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Even if migrant workers in Qatar wanted to leave, they cannot under the kafala system.  The kafala system, bars these migrant workers from leaving or changing jobs without their employers’ approval and many employers take away their passports to ensure this.[16]  Without being able to change jobs or unionize for better working conditions, Qatar is essentially trapping these migrant workers into what some NGOs are calling, “modern day slavery.”[17]  Qatar and their migrant worker plight was put under the international spotlight last year during the aftermath of the deveastating earthquakes in Nepal.  A good portion of the migrant workers come from Nepal and many had relatives affected from the earthquake.  Most, if not all Nepali migrant workers, were denied leave by their employers because of the kafala system.[18] With all of these human rights violations occurring in Qatar, many of the migrant workers are looking to FIFA for help.

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Recently, many of FIFA’s top officials, including FIFA President Sepp Blatter, were arrested on corruption charges.[19]  With Sepp Blatter’s resignation, there’s a chance for FIFA to make sure that the incoming officials will enforce better working conditions for the migrant workers in Qatar.  One way to ensure a new generation of competent FIFA officials is to have the UN Human Rights Council observe FIFA and work hand-in-hand with Qatar’s Football Association.  Since all Member States of the UN Human Rights Council (HRC) compete in the Olympics and the World Cup, they should have a vested interest in Qatar’s compliance with human rights standards.[20]  The HRC’s goals are to promote and protect human rights for all.[21]  The HRC has the capacity to work with international organizations, like FIFA, and the HRC can work with FIFA to set standards, monitor, and implement better working conditions for these migrant workers.[22]  As one of the members of the HRC, Qatar should be held to a higher standard and ensure better working conditions for the migrant workers.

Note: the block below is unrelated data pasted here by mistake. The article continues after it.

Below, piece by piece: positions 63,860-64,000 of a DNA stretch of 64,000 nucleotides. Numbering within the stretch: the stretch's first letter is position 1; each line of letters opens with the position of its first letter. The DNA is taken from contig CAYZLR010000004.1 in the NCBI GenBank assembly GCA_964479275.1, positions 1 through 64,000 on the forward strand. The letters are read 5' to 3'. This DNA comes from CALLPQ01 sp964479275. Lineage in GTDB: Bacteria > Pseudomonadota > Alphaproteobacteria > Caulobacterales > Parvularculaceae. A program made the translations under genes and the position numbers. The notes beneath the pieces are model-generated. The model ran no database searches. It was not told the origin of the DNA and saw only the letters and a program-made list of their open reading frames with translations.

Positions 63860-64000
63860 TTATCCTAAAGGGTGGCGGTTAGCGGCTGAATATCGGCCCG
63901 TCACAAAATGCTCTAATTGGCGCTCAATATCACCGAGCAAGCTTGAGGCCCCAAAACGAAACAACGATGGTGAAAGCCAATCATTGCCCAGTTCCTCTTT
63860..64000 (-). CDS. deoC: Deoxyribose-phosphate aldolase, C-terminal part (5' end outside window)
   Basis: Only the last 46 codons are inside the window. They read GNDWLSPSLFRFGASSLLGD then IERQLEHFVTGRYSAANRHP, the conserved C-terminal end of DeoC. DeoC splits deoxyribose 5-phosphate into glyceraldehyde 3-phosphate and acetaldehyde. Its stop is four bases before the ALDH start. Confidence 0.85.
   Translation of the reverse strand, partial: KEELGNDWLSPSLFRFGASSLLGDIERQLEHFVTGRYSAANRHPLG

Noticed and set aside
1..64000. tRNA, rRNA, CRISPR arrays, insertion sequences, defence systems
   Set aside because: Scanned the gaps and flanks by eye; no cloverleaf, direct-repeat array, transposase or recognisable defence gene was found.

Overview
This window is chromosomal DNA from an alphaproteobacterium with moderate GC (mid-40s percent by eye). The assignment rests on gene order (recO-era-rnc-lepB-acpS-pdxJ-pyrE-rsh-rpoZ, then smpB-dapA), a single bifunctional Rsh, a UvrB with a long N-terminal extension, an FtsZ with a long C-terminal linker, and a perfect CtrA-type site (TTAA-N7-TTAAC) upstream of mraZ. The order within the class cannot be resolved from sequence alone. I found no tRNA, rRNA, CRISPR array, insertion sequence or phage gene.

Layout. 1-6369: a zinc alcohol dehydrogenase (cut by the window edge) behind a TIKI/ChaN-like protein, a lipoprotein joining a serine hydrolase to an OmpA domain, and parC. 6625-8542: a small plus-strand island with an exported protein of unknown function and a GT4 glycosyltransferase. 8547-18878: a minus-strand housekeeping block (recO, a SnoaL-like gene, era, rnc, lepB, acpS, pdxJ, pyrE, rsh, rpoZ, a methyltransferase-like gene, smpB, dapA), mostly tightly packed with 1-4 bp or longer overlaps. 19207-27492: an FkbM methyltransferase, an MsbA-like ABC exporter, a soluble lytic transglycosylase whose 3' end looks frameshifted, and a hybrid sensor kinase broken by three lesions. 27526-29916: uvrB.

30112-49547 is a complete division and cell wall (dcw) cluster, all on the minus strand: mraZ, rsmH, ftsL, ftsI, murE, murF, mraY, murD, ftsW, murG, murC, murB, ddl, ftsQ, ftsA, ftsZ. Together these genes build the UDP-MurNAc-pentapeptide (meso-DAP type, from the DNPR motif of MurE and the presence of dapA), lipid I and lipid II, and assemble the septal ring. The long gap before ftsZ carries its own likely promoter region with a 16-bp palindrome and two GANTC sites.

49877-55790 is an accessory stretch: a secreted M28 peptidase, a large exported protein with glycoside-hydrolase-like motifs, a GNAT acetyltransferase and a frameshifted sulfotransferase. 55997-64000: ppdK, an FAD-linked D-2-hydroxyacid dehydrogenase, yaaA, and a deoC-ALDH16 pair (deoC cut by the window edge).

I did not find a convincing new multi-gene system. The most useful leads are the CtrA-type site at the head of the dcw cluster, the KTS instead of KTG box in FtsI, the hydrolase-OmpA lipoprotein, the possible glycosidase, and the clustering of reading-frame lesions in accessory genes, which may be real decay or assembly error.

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Qatar is also a member of the International Labour Organization (ILO) and even ratified the Convention on Forced Labor.[23]  This convention defines forced labor as, “work or service which is exacted from any person under the menace of any penalty and for which the said person has not offered himself voluntarily.”  The ILO has given examples of involuntary work such as: physical confinement in the work location, deception about types and terms of work, withholding and non-payment of wages, and retention of identity documents.[24]  One of the basic principles of international law is that international agreements ought to be followed in good faith (the principle of pacta sunt servanda).  As a party to the ILO and HRC, Qatar has a duty to follow the goals of these organizations by respecting and promoting these migrant worker’s human rights.  If Qatar does not comply, pressure from the international community to withdraw Qatar’s hosting rights might work.  Unlike the 2016 Summer Olympics in Brazil, there’s an ample amount of time to change the hosts before the 2022 World Cup.  We, as the international community, have a duty to enforce international human rights obligations.  If countries like Qatar play dirty off the pitch, why should the international community allow them to host the “beautiful game”?